Chicken feces, or chicken litter, and other animal waste from concentrated animal feeding operations (CAFOs) is commonly used as fertilizer, including for organic crops.
CAFO waste used as fertilizer is contaminated with pathogens, including bacteria, fungi, viruses, antibiotics, antibiotic-resistant genes, growth hormones, heavy metals and pesticides.
In the U.S., feces from broiler chickens were contaminated with antibiotic-resistant E. coli, with genes resistant to more than seven antibiotics, including amoxicillin, ceftiofur, tetracycline and sulfonamide.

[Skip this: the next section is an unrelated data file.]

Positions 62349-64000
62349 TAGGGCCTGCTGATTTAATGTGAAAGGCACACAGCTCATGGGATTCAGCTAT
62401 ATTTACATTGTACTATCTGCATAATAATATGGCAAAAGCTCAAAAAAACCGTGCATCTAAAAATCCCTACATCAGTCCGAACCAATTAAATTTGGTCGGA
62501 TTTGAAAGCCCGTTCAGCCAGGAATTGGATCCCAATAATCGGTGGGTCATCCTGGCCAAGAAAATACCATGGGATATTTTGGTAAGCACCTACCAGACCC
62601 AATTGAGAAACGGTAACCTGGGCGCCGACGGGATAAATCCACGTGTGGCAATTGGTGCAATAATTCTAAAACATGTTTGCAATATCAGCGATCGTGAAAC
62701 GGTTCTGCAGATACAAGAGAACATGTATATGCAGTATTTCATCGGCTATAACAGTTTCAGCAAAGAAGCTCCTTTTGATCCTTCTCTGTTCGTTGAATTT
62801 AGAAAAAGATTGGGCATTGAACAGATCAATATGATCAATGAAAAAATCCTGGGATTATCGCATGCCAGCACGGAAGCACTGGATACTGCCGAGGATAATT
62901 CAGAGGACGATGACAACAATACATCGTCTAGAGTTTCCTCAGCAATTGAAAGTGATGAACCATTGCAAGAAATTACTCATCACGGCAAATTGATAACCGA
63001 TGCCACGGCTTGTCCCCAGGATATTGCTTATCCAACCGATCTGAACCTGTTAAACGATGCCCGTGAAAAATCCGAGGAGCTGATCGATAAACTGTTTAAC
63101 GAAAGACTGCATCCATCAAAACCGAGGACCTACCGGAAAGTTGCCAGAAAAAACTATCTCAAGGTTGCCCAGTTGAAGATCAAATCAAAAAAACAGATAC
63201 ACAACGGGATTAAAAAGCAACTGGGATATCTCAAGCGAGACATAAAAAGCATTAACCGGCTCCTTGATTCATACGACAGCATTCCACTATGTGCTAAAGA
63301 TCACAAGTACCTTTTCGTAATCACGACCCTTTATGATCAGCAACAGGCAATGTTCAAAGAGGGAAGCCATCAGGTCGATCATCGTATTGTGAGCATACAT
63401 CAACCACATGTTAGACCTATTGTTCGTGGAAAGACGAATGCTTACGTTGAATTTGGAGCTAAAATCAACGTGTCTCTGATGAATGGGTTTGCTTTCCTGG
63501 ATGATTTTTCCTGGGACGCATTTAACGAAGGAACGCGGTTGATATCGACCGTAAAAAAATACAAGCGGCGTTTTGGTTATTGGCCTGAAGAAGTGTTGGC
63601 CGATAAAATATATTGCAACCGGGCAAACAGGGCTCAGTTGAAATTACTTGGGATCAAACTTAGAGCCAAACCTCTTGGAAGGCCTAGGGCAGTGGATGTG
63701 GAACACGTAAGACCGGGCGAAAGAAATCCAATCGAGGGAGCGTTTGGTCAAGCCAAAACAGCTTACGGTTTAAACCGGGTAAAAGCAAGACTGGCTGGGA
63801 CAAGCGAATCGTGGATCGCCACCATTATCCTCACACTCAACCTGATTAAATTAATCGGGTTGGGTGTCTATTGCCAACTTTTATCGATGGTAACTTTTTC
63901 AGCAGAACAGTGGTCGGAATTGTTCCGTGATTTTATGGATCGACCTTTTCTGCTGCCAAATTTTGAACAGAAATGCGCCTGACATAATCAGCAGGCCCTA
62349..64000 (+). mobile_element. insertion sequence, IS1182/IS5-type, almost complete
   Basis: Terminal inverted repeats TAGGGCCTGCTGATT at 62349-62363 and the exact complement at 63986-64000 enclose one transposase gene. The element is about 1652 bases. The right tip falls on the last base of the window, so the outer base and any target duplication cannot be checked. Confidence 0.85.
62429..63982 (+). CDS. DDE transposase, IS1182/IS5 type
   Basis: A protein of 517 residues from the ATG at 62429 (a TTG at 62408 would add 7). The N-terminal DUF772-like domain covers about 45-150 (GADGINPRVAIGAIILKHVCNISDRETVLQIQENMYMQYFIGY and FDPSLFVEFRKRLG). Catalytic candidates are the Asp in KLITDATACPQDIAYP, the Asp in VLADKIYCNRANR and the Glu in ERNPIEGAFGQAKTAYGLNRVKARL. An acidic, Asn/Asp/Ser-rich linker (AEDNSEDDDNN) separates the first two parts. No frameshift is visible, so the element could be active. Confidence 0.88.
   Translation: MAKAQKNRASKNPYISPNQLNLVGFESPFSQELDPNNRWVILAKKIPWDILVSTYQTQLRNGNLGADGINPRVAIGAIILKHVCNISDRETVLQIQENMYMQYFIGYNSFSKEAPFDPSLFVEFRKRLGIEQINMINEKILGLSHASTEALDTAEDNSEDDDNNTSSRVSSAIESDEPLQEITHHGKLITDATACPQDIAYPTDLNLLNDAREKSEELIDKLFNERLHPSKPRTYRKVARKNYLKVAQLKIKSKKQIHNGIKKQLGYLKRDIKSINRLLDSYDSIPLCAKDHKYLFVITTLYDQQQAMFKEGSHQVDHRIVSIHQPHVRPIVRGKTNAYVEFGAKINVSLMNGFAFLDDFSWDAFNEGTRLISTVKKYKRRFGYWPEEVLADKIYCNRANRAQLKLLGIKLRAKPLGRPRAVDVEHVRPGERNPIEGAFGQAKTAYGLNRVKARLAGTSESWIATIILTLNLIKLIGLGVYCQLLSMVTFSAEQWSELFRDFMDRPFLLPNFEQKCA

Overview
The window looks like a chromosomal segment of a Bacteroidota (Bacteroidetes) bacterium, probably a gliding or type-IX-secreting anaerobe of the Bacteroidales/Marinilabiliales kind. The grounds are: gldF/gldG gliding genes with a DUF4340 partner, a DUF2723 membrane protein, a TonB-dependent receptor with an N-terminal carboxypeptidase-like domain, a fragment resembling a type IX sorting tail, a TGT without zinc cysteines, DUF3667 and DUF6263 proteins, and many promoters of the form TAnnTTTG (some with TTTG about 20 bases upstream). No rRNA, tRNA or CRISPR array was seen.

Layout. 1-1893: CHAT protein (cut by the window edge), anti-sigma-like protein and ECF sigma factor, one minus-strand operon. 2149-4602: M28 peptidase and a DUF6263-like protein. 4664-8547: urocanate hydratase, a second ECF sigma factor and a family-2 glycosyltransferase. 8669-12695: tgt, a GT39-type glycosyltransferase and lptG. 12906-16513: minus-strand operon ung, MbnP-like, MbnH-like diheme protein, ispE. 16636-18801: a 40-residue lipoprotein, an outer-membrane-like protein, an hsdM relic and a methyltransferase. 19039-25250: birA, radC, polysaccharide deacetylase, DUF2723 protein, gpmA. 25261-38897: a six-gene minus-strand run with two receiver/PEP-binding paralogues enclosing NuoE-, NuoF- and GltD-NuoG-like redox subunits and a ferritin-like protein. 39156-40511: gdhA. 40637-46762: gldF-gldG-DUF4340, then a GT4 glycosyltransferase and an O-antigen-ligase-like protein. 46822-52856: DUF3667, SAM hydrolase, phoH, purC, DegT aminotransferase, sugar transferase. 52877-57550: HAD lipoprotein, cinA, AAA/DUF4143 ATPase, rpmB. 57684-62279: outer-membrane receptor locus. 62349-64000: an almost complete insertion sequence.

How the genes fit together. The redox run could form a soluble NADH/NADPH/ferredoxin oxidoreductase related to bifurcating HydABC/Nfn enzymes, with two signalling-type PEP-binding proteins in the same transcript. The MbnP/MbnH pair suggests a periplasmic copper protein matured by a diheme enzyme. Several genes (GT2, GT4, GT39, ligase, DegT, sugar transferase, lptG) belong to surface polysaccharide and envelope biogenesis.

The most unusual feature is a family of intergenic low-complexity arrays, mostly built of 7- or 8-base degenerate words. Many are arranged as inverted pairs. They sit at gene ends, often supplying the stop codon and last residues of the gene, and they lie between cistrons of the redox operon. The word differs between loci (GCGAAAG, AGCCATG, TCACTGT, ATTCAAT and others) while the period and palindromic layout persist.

A meta-analysis concluded “direct land application of chicken litter could be harming animal, human and environmental health”.
The overwhelming presence of CAFOs in the state of North Carolina prompted a civil rights complaint on behalf of residents in three counties.
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